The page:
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Thursday, 6 April 2017


If you hit me with a brick I’ll still be angry about it five minutes from now. On the other hand, I don’t care that  your Cro-Magnon ancestor stole a bone from my Neanderthal forbear. Somewhere in between those extremes of time lies the point at which a sensible person will say “There’s no point in obsessing about this any further. I am more than the sum of my ancestors’ resentments.”

Some examples are worth preserving for the amusement they provide. The fanatical Protestants of Northern Ireland who make such a cult of their hatred for the Bishop of Rome need to be aware that England only invaded Ireland in the first place because Pope  Adrian IV said it was OK. I always get a chuckle out of that one.

Unfortunately a whole industry has grown up to encourage people to carry historical grudges past the point of common sense. A related phenomenon is the habit of identifying ourselves and others by one strand of our mongrel heritage as if it were the only one. In a country like Australia people  choose to say that we’re Irish or Greek or Spanish or Tongan or whatever. But the truth is that even if my ancestors had all been Irish back to the Dark Ages I would still be a mongrel, just like you.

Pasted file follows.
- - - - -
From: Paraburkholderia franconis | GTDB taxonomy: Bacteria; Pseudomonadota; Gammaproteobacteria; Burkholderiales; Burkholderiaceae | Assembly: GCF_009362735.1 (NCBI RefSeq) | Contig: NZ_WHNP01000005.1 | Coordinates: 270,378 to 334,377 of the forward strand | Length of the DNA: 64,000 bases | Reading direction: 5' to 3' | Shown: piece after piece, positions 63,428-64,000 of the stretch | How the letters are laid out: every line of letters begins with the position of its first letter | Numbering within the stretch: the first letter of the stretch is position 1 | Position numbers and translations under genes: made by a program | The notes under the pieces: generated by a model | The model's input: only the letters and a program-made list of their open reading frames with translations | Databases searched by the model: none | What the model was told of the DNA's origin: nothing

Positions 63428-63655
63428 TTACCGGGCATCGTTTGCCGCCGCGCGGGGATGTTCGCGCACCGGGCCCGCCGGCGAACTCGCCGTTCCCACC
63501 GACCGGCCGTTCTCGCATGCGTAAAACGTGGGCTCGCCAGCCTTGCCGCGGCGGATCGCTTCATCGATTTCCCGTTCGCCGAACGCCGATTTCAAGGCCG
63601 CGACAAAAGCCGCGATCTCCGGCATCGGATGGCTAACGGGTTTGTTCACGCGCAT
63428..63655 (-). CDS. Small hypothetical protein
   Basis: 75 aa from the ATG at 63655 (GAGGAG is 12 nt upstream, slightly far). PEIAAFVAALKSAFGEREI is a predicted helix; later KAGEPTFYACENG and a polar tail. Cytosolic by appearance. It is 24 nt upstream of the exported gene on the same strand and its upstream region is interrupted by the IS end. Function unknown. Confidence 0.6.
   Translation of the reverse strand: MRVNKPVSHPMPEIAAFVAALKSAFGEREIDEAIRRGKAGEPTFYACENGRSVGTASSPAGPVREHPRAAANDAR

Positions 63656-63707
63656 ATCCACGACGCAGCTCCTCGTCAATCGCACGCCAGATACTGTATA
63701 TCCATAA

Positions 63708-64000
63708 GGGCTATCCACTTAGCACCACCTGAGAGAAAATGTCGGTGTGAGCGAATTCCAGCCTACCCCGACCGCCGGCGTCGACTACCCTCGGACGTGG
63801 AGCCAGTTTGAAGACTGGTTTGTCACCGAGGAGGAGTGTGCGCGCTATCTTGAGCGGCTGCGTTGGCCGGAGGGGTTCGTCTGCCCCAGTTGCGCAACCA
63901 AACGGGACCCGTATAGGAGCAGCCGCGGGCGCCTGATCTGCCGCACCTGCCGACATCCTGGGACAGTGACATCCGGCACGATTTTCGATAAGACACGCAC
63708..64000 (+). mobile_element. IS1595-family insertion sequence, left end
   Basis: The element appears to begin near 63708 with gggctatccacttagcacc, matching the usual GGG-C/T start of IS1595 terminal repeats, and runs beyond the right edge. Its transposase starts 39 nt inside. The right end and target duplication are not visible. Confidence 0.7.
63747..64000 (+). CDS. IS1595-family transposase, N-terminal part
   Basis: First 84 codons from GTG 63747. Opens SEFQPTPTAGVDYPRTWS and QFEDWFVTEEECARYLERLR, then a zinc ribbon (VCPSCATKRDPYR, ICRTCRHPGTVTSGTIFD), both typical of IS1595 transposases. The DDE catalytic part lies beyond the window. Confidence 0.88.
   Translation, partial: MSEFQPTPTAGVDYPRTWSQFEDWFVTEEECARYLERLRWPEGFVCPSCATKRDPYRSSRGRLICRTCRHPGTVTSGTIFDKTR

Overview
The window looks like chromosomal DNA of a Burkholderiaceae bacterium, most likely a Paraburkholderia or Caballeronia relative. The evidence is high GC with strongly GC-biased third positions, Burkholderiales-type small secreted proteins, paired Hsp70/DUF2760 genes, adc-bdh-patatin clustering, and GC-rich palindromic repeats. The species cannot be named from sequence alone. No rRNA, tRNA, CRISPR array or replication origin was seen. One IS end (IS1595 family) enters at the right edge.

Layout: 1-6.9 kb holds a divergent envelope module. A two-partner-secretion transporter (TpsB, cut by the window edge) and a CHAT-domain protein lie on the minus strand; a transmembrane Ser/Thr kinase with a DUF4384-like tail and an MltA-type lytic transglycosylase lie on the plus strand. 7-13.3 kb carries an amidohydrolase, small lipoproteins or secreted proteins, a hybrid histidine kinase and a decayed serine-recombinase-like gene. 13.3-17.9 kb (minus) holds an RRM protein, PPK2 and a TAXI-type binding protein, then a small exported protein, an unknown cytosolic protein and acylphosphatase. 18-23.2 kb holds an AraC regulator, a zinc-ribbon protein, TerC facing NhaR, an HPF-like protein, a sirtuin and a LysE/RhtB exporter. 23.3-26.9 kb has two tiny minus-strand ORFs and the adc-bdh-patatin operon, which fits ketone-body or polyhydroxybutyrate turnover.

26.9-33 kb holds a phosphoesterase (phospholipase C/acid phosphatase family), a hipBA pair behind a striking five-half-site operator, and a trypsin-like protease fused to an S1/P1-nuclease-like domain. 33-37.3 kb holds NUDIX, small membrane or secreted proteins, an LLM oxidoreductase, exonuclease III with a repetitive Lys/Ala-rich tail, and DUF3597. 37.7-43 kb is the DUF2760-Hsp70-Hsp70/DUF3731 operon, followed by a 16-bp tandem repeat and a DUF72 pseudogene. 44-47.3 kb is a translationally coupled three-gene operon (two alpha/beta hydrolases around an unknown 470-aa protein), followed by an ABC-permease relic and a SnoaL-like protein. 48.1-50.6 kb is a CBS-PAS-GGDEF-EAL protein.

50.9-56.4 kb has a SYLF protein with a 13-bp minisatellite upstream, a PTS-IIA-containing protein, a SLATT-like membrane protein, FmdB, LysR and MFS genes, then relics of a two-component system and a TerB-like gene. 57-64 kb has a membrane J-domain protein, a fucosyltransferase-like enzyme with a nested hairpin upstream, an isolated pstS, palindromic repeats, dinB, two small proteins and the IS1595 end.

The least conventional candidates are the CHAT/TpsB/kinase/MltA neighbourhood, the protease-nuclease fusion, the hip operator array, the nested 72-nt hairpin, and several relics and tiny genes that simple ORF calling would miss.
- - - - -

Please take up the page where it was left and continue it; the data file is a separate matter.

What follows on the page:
My great-grandfather was a convict. He and his brother were transported to Tasmania in the mid-nineteenth century for giving a bloke a hiding in a dispute over the ownership of some potatoes. By our standards the laws under which he was sentenced were monstrously unjust. That doesn’t mean that I automatically take the side of any opponent of the British Government (then or now). It doesn’t incline me to favour the IRA ( I despise it). I don’t think of Ireland as “the old country” (sorry: I mean “ould”). I don’t know all the words to “Mother Machree” and if I did I wouldn’t admit it. I’m not Irish. In fact if you count percentages I’m more Pommy than Irish and I’m not proud of that, either.

When I was young people with convict ancestors used to keep quiet about it but now it’s  regarded as something to boast about. Both positions are absurd. When it was a disgrace it wasn’t my fault. Now that it’s fashionable it reflects no credit on me.

At the turn of the eighteenth century Daniel Defoe highlighted the dubious ancestry of the English in “The True Born Englishman”. What he wrote then is still true. It is equally true of everybody else. To classify people by nationality is ridiculous.

The wonder which remains is at our pride,
To value that which all wise men deride.
For Englishmen to boast of generation,
Cancels their knowledge, and lampoons the nation.
A true-born Englishman’s a contradiction,
In speech an irony, in fact a fiction.
A banter made to be a test of fools,
Which those that use it justly ridicules.

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